In the Interest of S.B.S., a Child--Appeal from 106th District Court of Lynn County

Annotate this Case
Download PDF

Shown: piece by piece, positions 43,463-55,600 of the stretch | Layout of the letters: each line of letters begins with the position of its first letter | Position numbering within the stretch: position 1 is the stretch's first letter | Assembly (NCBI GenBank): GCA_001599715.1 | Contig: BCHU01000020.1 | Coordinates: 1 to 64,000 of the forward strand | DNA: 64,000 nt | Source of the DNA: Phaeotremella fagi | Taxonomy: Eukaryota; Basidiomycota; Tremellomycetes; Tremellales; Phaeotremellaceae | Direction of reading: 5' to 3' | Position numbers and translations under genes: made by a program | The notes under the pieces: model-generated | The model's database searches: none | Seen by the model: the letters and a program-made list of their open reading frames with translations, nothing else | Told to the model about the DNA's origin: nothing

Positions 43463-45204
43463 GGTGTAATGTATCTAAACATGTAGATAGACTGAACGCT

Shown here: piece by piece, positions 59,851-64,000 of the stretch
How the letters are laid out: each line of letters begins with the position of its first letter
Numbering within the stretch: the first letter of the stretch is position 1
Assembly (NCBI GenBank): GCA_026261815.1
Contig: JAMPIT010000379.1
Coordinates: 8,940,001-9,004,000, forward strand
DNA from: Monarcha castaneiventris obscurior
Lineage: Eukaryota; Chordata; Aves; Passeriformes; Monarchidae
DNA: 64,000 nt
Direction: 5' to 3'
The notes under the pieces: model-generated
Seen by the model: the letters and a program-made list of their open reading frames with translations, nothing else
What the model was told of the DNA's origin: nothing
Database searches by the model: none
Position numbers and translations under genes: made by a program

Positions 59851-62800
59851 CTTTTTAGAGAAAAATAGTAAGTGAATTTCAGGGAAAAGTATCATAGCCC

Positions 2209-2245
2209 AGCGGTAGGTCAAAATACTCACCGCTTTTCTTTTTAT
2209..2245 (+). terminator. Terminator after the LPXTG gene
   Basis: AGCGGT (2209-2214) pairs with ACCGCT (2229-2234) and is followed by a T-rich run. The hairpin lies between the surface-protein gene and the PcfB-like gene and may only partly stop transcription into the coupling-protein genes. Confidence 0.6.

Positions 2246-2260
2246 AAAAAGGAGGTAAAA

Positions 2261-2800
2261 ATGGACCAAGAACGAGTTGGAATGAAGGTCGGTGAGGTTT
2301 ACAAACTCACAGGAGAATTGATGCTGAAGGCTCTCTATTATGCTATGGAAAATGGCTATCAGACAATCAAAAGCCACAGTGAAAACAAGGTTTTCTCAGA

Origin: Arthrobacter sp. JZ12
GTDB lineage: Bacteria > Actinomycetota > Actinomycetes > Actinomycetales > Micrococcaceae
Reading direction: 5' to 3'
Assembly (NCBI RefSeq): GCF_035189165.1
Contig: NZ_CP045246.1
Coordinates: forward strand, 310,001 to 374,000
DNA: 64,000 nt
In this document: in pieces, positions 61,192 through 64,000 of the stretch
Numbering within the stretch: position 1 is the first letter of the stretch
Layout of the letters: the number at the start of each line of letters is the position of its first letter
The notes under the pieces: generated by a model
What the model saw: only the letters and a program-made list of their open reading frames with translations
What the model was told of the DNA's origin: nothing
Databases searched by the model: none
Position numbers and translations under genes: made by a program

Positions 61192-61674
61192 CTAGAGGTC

NO. 07-07-0494-CV IN THE COURT OF APPEALS FOR THE SEVENTH DISTRICT OF TEXAS AT AMARILLO PANEL B MARCH 18, 2009 ______________________________ IN THE INTEREST OF S. B. S., A CHILD _________________________________ FROM THE 106TH DISTRICT COURT OF LYNN COUNTY; NO. 061206420; HONORABLE CARTER T. SCHILDKNECHT, JUDGE _______________________________ Before QUINN, C.J., and CAMPBELL and HANCOCK, JJ. OPINION Appellant, C.H.,1 appeals an order entered by default that establishes that he is the father of S.B.S., a minor child, and sets his child support obligations. C.H. contends, inter alia, that default could not be entered against him because the citation issued by the district clerk and served upon him was defective and that the order setting his child support obligation did not comply with the statutory requisites. We reverse in part and affirm in part. 1 While this case is not a termination case, we will use aliases, in accordance with Texas Rule of Appellate Procedure 9.8, to protect the minor’s identity. See TEX . R. APP. P. 9.8. Background On December 12, 2006, the Attorney General of the State of Texas filed a Petition for Confirmation of Non-Agreed Child Support Review Order alleging that C.H. was the father of S.B.S. The Attorney General requested the district clerk to affect service on C.H. The district clerk issued a citation, but the citation did not include the file number of the case. The defective citation, petition, and proposed order were then personally served on C.H. C.H. did not file an answer to the suit. On March 21, 2007, the Associate Judge held a hearing on the Attorney General’s petition. C.H. did not appear at this hearing. However, the Associate Judge heard the testimony of S.B.S.’s mother, L.S. In July of 2007, the Associate Judge signed an Order in Suit Affecting the Parent-Child Relationship that found C.H. to be the biological father of S.B.S., set C.H.’s child support obligations, and addressed C.H.’s rights of access to the child. C.H. did not request a de novo appeal of the order to the district court. C.H. filed notice of this restricted appeal on December 17, 2007. C.H. contends that: (1) default judgment was improper because C.H. was not served with proper citation and had not waived service, (2) the order failed to comply with requisites of the Texas Family Code, and (3) the order’s award of child support was not supported by any evidence. 2 Restricted Appeal C.H. challenges the default judgment by way of a restricted appeal. A restricted appeal must: (1) be filed within six months after the final judgment is signed, (2) be filed by a party to the lawsuit, (3) be filed by a party that did not participate at trial, and (4) demonstrate error apparent from the face of the record. See TEX . R. APP. P. 26.1(c), 30; Quaestor Invs., Inc. v. State of Chiapas, 997 S.W.2d 226, 227 (Tex. 1999). In the present case, C.H. filed his notice of restricted appeal within six months of the signing of the order, was named a party to the lawsuit, and did not participate at the trial. Thus, the issue in this restricted appeal is whether error is apparent from the face of the record. Citation and the Child Support Review Process C.H. contends that the omission of the file number from the citation that was served on him deprived the Associate Judge of jurisdiction over him and, therefore, the Associate Judge lacked authority to enter judgment against him by default. L.S. also contends that the service was defective. The Attorney General, however, responds that different procedures apply to proceedings under the child support review process of Texas Family Code chapter 233 and that, under those provisions, service of citation is not necessary to support a default judgment. Chapter 160 of the Texas Family Code “governs every determination of parentage in this state.” TEX . FAM . CODE ANN . § 160.103(a) (Vernon 2008).2 Suits to adjudicate the 2 Further references to provisions of the Texas Family Code will be by reference to “section ___” or “§ ____.” 3 parentage of a child are governed by the Texas Rules of Civil Procedure. See § 160.601. Rule 99(b) of the Texas Rules of Civil Procedure requires that a citation show the file number of the suit in which the defendant is summoned to answer. See TEX . R. CIV. P. 99(b). “There are no presumptions in favor of valid issuance, service, and return of citation in the face of a [direct] attack on a default judgment . . . . Moreover, failure to affirmatively show strict compliance with the Rules of Civil Procedure renders the attempted service of process invalid and of no effect.” Wilson v. Dunn, 800 S.W.2d 833, 836 (Tex. 1990) (quoting Uvalde Country Club v. Martin Linen Supply Co., 690 S.W.2d 884, 885 (Tex. 1985)). The failure to include the proper cause number in the citation is a fatal defect, which will require reversal of a default judgment resulting therefrom. See Durham v. Betterton, 79 Tex. 223, 14 S.W. 1060, 1060-61 (1891); Martinez v. Wilber, 810 S.W.2d 461, 463 (Tex.App.–San Antonio 1991, writ denied). In the present case, there is no dispute that the citation omitted the cause number. Thus, it would seem from the law cited above, that the issue is resolved. However, the Attorney General contends that chapter 233 of the Texas Family Code provides different procedures that allow a default to be taken even in the complete absence of a citation. The Attorney General cites section 233.021, which, in pertinent part, provides: (c) The clerk shall deliver by personal service a copy of the petition for confirmation of a nonagreed review order and a copy of the order, to each party entitled to service who has not waived service. 4 § 233.021(c).3 Because this provision expressly calls only for service of a copy of the petition and order, the Attorney General contends that there is no requirement that citation issue in a child support review process proceeding. In addition, the Attorney General points out that the legislature amended section 233.021 in 1995 to remove an explicit requirement that the clerk issue and serve a citation when a child support review process proceeding did not result in an agreed order. See Act of June 16, 1993, 73rd Leg., R.S., ch. 730, § 14, 1993 Tex. Gen. Laws 2866, 2869, amended by Act of May 21, 1997, 75th Leg., R.S., ch. 911, § 80, 1997 Tex. Gen. Laws 2864, 2887 (current version at § 233.021). The Attorney General contends that the amendment removing the requirement that citation be issued in a child support review process case is consistent with the legislature’s stated purpose for authorizing such actions, which was to enable Title IV-D agencies the means to “take expedited administrative actions to establish, modify, and enforce child support and medical support obligations [and] to determine parentage . . . .” § 233.001(a). According to the Attorney General, if no citation was required in the present case, then a defective citation would not be proper grounds for reversal. In construing a statutory provision, our primary objective is to give effect to the legislature’s intent. See Mitchell Energy Corp. v. Ashworth, 943 S.W.2d 436, 438 (Tex. 1997). We must construe statutes as written, and, if possible, ascertain legislative intent from the statute’s language. Helena Chem. Co. v. Wilkins, 47 S.W.3d 486, 493 (Tex. 3 Section 233.021(b) requires the clerk to endorse the petition for confirmation of non-agreed review order with the court and cause number of the suit. There is no dispute in the present case that the proper court and cause number was identified on the petition that was served on C.H. 5 2001). In addition, we are to presume that the legislature intended every section of a statute to be effective. Meritor Auto., Inc. v. Ruan Leasing Co., 44 S.W.3d 86, 90 (Tex. 2001). We must read the statute as a whole and interpret it to give effect to every part. 20801, Inc. v. Parker, 249 S.W.3d 392, 396 (Tex. 2008). Clearly, the plain language of section 233.021 indicates that, in a non-agreed child support review process, the clerk is obligated to deliver by personal service only a copy of the petition and order to each party entitled to service and who has not waived service. § 233.021(c). Section 233.022 identifies what will constitute a request for a hearing on a non-agreed order. See § 233.022. Section 233.023 provides that a party may request a hearing within 20 days of the party’s receipt of the petition. § 233.023. Section 233.0271 provides that, if a request for a hearing is not timely received, “the court shall confirm and sign a nonagreed child support review order not later than the 30th day after the date the petition for confirmation was delivered to the last party entitled to service.” § 233.0271(a) (emphasis added). We construe the plain language of these sections to provide a specific means of establishing parentage and child support obligations that deviates from the general rules of the Texas Rules of Civil Procedure. While proper citation is necessary to support a default judgment in a civil case generally, see Wilson, 800 S.W.2d at 836, we believe that the interplay of the sections cited above establishes a process by which a default judgment may be taken in a child support review process proceeding without the issuance of a citation. The plain language of section 233.0271 places a duty upon the trial court to confirm and sign a non-agreed order within 30 days after the petition was delivered to the 6 last party entitled to service. By use of these words, we believe that the legislature intended that service of the petition and proposed order, as directed under section 233.021, would be sufficient service to support a default judgment against a party that failed to timely request a hearing. C.H. contends that section 160.634 expressly requires that a man must be served with process before a default judgment adjudicating the paternity of the man may be entered against him. See § 160.634(1). The phrase “service of process” is not specifically defined by the Family Code. However, in the context of a child support review process proceeding, section 233.0271 indicates that delivery of the petition is sufficient to meet a party’s entitlement to service. See § 233.0271(a). Therefore, we conclude that there is no conflict between section 160.634's requirement of service of process and section 233.0271's identification of what constitutes sufficient service for a child support review process proceeding. C.H. further contends that section 102.009 explicitly requires that he be served with citation. As applicable to the present case, section 102.009 provides, (a) . . . the following are entitled to service of citation on the filing of a petition in an original suit: (8) an alleged father . . . . (c) Citation on the filing of an original petition in a suit shall be issued and served as in other civil cases. § 102.009(a)(8), (c). Because, throughout this proceeding, C.H. was an alleged father, he contends that he was entitled to service of citation under section 102.009 and that the 7 defect in the citation issued in this case precluded the trial court’s entry of a default judgment against him. Section 311.025(a) of the Code Construction Act provides that, if statutes enacted at the same or different sessions of the legislature are irreconcilable, the statute latest in date of enactment prevails. TEX . GOV’T CODE ANN . § 311.025(a) (Vernon 2005). Section 311.026(b) of the Code Construction Act provides that, when conflict between a general provision and a special or local provision is irreconcilable, the special or local provision prevails as an exception to the general provision, unless the general provision is the later enactment and the manifest intent of the legislature is that the general provision prevail. TEX . GOV’T CODE ANN . § 311.026(b). Section 102.009 was enacted in 1995 and was included within Subtitle A, which is designated “General Provisions.” See Act of April 20, 1995, 74th Leg., R.S., ch. 20, § 1, 1995 Tex. Gen. Laws 113, 126-27. At the time that section 102.009 was enacted, sections 233.021 and 233.0271(a) both specifically required the issuance of citation. See Act of June 16, 1993, 73rd Leg., R.S., ch. 730, § 14, 1993 Tex. Gen. Laws 2866, 2869. However, in 1997, sections 233.021 and 233.0271 were amended and any reference to citation was removed. See Act of June 16, 1993, 73rd Leg., R.S., ch. 730, § 14, 1993 Tex. Gen. Laws 2866, 2869, amended by Act of May 21, 1997, 75th Leg., R.S., ch. 911, § 80, 1997 Tex. Gen. Laws 2864, 2887-88. Thus, because determination of parentage is one of the specific purposes of the child support review process, we find section 102.009's citation requirement to be in irreconcilable conflict with sections 233.021 and 233.0271. As 8 sections 233.021 and 233.0271 were both later enacted and are specific to the child support review process, we will resolve this conflict in favor of these sections. For the foregoing reasons, we conclude that, in a child support review process proceeding, personal service of the petition for confirmation of non-agreed review order and a copy of the order to each party entitled to service and that has not waived service is sufficient service to support confirmation of a non-agreed order by default. Accordingly, we overrule C.H.’s first issue. Requisites of a Default Judgment Next, C.H. contends that the default order in the present case is defective because the Associate Judge failed to provide notice to appellant of his right to de novo appeal and because the order deviates from the child support guidelines without including statutorily required findings of fact. The Attorney General responds that any error in failing to provide notice of any right to de novo appeal is not apparent on the face of the record and, in fact, no right to de novo appeal exists following a child support review process. However, the Attorney General agrees with appellant regarding the necessity of findings of fact. L.S. contends that C.H. was not entitled to notice of his right to de novo review and that the Associate Judge made sufficient findings for the determination of child support in this case. Assuming that section 201.012's requirement of notice of right to de novo appeal is applicable to the present child support review process proceeding, an issue which we need not decide in the present appeal, we note that two of the three methods of providing 9 such notice may not appear on the face of the record. See § 201.012(b)(2), (3). In the present case, there is nothing on the face of the record that either proves or disproves that notice was given, as acknowledged by C.H. in his appellate brief. As such, in a restricted appeal, we cannot say that the trial court erred in failing to give notice to C.H. of his right to de novo appeal because we cannot determine from the face of the record whether such notice was given. See Quaestor Invs., Inc., 997 S.W.2d at 227 (in restricted appeal, error must be apparent on the face of the record); Gen. Elec. Co. v. Falcon Ridge Apartments, Joint Venture, 811 S.W.2d 942, 944 (Tex. 1991) (“The absence from the record of affirmative proof that notice . . . was provided does not establish error.”). Section 154.130 requires a trial court ordering child support that varies from the amount that would result if the guidelines were applied to make certain findings. See § 154.130(a)(3). Among the findings that the trial court must make are the net monthly resources of the obligor and obligee, the percentage applied by the court to the obligor’s net monthly resources that yields the child support obligation set by the court, the amount of support that would result if the guidelines were followed, and the specific reasons why the amount ordered by the court varies from the amount called for by application of the guidelines. See § 154.130(b). These findings are mandatory and the failure to make them when required constitutes reversible error. See In re C.W., No. 07-04-0543-CV, 2006 Tex.App. LEXIS 363, at *7-*8 (Tex.App.–Amarillo January 17, 2006, no pet.) (citing Hanna v. Hanna, 813 S.W.2d 626, 628 (Tex.App.–Houston [1st Dist.] 1991, no writ)). In the present case, the order expressly states that the amount of child support varies from the guidelines for a 36 month period. However, the order does not include 10 findings of the net monthly resources of C.H. or L.S., the percentage applied to C.H.’s net monthly resources by the order, the amount of support that would result from application of the guidelines, or the specific reasons why the amount ordered varies from the amount that would result from application of the guidelines. The failure to make these requisite findings is reversible error. Id. However, L.S. contends that a separate document contained in the record is sufficient to satisfy the requirements of section 154.130. While a separate document can satisfy the requirements of section 154.130, see Zajac v. Penkava, 924 S.W.2d 405, 410 (Tex.App.–San Antonio 1996, no writ), the separate document here, a notation in the court’s “Civil Docket,” provides that C.H.’s child support is set at $960 per month with the additional $400 per month being for day care expenses. Further, this notation provides that this “departure upward [is] for demonstrated needs of child.” At best, this notation provides a specific reason why the amount of child support ordered varies from the amount that we presume would result from application of the guidelines. Nothing in the notation or the order satisfies the requirement that the court make findings regarding the net monthly resources of C.H. and L.S., the percentage applied to C.H.’s net monthly resources by the order, or the amount of support that would result from application of the guidelines. The trial court’s failure to comply with the mandatory requirements of section 154.130 is reversible error. See In re C.W., 2006 Tex.App. LEXIS 363, at *7-*8. As such, we sustain this portion of C.H.’s second issue. 11 Evidentiary Sufficiency C.H.’s third issue contends that the evidence was insufficient to support the child support obligation set in the order. Because we have already granted C.H. the relief that he requests by his third issue in sustaining his second issue, we need not address this issue. See TEX . R. APP. P. 47.1. Conclusion That portion of the trial court’s Order in Suit Affecting the Parent-Child Relationship that sets C.H.’s child support obligation is reversed and remanded for further proceedings consistent with this opinion. In all other respects, the trial court’s Order in Suit Affecting the Parent-Child Relationship is hereby affirmed. Mackey K. Hancock Justice 12